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THE MEXZICAN GOURMET: A Hidden Gem on SW 59th Street

THE MEXZICAN GOURMET: A Hidden Gem on SW 59th Street

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Wedged between the commotion of Old Dixie Highway and the consumer comforts of Sunset Drive in South Miami is a gem called The MexZican Gourmet. With outdoor seating facing the calm side street of SW 59th Avenue, this recently opened restaurant invites you off of the main drag and into the shade of the large canvas canopy offering respite from the summer heat.

My dining companion and I arrived for an early dinner around five o’clock. We sat outside under the canopy to enjoy the occasional breeze and a bit of people watching. Unlit Christmas lights wrapped around tree branches suggested a more romantic setting for evening dining. Our server brought basket of tortilla chips to the table, as well as a small cup of tomatillo salsa. The chips, though fried, were crunchy without a hint of grease or salt and the tomatillo salsa had citrusy tang that was both addicting and refreshing. A cup of the house “hot” salsa was brought out at our request; thick and red, the hot salsa had a warm, growing heat to it that was easily quenched with a sip of one’s beverage.

The hot air called for a refreshing drink, so I ordered myself a glass of horchata ($3) alongside our glasses of water. Recipes and styles for horchata differ from restaurant to restaurant but it is generally a rice-water beverage flavored with sugar, cinnamon, and sometimes evaporated or condensed milk, served over ice. Richer version of the drink remind one of liquefied rice pudding. The MexZican Gourmet’s version was light and creamy with the zip of fresh cinnamon and the slightly chalky mouth-feel of ground rice that makes up the backbone of the horchata’s flavor.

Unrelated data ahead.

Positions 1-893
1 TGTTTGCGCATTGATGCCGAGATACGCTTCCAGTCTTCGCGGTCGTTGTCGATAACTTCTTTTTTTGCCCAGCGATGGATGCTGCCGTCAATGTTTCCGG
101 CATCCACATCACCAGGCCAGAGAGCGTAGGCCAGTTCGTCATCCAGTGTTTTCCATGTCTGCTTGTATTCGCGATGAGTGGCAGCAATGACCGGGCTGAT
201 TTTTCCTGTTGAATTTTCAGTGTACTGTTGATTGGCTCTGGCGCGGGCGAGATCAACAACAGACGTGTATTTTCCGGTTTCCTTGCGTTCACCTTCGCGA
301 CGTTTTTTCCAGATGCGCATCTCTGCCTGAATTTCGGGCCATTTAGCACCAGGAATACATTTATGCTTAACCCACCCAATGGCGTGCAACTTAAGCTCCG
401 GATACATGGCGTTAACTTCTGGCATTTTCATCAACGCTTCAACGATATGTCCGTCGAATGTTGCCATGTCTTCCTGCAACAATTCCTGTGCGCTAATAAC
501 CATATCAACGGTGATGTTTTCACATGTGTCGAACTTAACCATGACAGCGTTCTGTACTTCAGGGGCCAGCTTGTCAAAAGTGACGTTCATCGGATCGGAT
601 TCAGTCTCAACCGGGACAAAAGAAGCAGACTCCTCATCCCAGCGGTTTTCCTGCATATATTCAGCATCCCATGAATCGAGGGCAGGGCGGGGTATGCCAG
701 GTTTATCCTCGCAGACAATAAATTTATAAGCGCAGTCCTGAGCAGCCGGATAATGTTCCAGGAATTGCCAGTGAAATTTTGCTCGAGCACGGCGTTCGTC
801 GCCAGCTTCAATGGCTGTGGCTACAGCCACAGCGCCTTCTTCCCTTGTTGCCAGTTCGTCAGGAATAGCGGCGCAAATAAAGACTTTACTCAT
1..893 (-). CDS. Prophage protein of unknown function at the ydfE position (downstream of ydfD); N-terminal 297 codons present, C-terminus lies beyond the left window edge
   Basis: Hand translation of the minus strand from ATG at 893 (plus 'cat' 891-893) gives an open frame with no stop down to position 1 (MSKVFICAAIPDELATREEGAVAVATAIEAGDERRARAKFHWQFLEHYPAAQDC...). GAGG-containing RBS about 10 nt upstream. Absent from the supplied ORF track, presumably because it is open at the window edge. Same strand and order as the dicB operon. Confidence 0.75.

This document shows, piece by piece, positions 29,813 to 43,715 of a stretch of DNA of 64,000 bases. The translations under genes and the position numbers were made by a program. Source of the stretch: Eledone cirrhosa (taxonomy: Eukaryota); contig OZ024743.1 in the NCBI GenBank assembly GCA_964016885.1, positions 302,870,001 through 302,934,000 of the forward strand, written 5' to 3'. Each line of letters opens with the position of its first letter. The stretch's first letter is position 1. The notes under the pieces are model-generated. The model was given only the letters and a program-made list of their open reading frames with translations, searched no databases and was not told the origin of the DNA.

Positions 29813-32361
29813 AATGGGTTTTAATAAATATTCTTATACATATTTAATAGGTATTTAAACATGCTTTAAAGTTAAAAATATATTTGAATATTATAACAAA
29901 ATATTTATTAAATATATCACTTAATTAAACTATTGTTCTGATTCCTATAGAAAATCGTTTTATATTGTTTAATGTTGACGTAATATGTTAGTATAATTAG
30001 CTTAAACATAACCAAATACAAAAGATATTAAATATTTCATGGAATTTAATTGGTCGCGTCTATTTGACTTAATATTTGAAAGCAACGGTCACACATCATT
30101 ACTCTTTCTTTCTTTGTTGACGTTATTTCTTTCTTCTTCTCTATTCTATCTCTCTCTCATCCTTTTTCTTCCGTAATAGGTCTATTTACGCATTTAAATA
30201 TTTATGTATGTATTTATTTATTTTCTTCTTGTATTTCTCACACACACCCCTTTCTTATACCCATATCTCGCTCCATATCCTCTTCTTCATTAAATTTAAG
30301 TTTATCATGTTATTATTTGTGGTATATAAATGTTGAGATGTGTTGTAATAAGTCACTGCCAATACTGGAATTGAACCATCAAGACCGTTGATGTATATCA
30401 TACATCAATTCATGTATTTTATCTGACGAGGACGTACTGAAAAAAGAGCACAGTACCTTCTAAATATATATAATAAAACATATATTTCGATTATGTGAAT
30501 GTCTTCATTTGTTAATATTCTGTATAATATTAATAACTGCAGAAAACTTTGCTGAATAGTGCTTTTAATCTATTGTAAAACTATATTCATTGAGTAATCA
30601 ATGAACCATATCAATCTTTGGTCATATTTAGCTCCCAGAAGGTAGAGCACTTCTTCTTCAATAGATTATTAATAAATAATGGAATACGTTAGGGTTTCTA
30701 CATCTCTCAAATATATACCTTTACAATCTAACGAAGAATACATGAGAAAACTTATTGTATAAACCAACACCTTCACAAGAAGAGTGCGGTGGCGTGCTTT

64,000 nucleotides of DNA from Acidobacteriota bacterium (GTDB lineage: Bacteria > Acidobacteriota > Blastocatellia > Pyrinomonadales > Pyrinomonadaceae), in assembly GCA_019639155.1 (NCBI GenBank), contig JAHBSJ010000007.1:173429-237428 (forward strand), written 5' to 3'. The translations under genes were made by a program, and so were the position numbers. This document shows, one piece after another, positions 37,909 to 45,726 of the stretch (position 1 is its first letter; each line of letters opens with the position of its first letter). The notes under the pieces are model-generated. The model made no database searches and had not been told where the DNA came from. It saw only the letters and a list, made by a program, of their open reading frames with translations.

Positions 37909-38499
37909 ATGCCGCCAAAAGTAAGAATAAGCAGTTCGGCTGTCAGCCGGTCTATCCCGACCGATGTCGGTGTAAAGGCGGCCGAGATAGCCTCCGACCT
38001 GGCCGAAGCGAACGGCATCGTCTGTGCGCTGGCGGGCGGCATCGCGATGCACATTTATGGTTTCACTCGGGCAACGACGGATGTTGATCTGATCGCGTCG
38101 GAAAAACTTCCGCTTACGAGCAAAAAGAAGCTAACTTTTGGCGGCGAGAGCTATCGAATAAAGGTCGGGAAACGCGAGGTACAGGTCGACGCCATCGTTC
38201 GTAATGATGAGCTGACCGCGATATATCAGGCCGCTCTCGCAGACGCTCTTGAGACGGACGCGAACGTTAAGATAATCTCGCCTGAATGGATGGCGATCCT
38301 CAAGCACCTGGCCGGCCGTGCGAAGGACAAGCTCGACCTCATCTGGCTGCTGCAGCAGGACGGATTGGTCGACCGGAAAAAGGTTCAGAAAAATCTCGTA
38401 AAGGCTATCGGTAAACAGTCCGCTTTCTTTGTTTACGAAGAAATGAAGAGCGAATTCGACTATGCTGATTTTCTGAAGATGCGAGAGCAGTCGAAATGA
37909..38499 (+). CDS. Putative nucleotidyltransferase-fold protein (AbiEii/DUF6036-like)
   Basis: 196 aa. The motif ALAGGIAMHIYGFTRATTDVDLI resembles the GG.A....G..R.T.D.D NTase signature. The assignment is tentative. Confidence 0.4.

For my appetizer, I set my sights on the ensalada de nopalitos ($7.25), a salad of cactus, tomato, red onion, and cilantro, served with the house dressing. The salad is presented a top a leaf of iceberg lettuce and sprinkled with queso fresco. The salad offers sour, sweet, and salty flavors from the cactus, tomatoes, and cheese, respectively, and a crisp-tender crunch. The flavors were fresh and light but the salad had a hearty weight to it as well. I was feeling somewhat full when my entrée, the chiles rellenos ($18.25) arrived, two poblano peppers, tender and stuffed with shredded skirt steak and topped with melted queso fresco, resting in a pool of tomatillo chile pasilla sauce. Rice and beans were served alongside the entrée.

The shredded beef was juicy and bit chewy and a growing heat from the poblanos. The pasilla sauce contributed a bit of spice and creaminess while the queso fresco added a bit of salt and mildness to top off the dense entrée. The richness and mounting heat of the dish was offset by the horchata, whose sugar and cinnamon kick cut through the fattiness of the meat and sauce. The rice served along with my dish was flavorful but the beans, though served with a sprinkling of queso fresco were bland and somewhat greasy.

My dining companion ordered the toxtada de pollo ($9.50), a dish considerably lighter than my own. Mildly spiced “puebla style” shredded chicken tops tortilla chips (the same as the chips brought out with our beverages) along with refried beans, lettuces, chiuahua cheese, and crema fresco. The crunch of the chips, tenderness of the chicken and beans, crispness of the lettuce, and the salty creaminess of the crema fresca and cheese turns a simple favorite into a blend of textures and flavors that is light on the tongue and in the stomach. Paired with a cerveza and a summer breeze, it is much more appropriate for an 88 degree afternoon than my heavy entrée.

A caramel flan was ordered for dessert. It arrived at the table with a mint syrup decorating the plate. The flan was eggy and rich and melted in the mouth, while the caramel sauce was light and sweet. The mint sauce was bright green and tasted more of grass than mint leaves; it was largely ignored.

The MexZican Gourmet originated as a food truck of the same name, helmed by Chef Zè Carlos Jimenez, that specialized in serving fresh Mexican cuisine. The brick and mortar restaurant opened in December 2011 to great reviews. The quality of The MexZican Gourmet’s food speaks to its ability to transition from food truck to full restaurant with such success. If you want to break away from the traffic of Old Dixie Highway and the crowds of Sunset Drive, The MexZican Gourmet’s outdoor oasis is certainly a place to consider.




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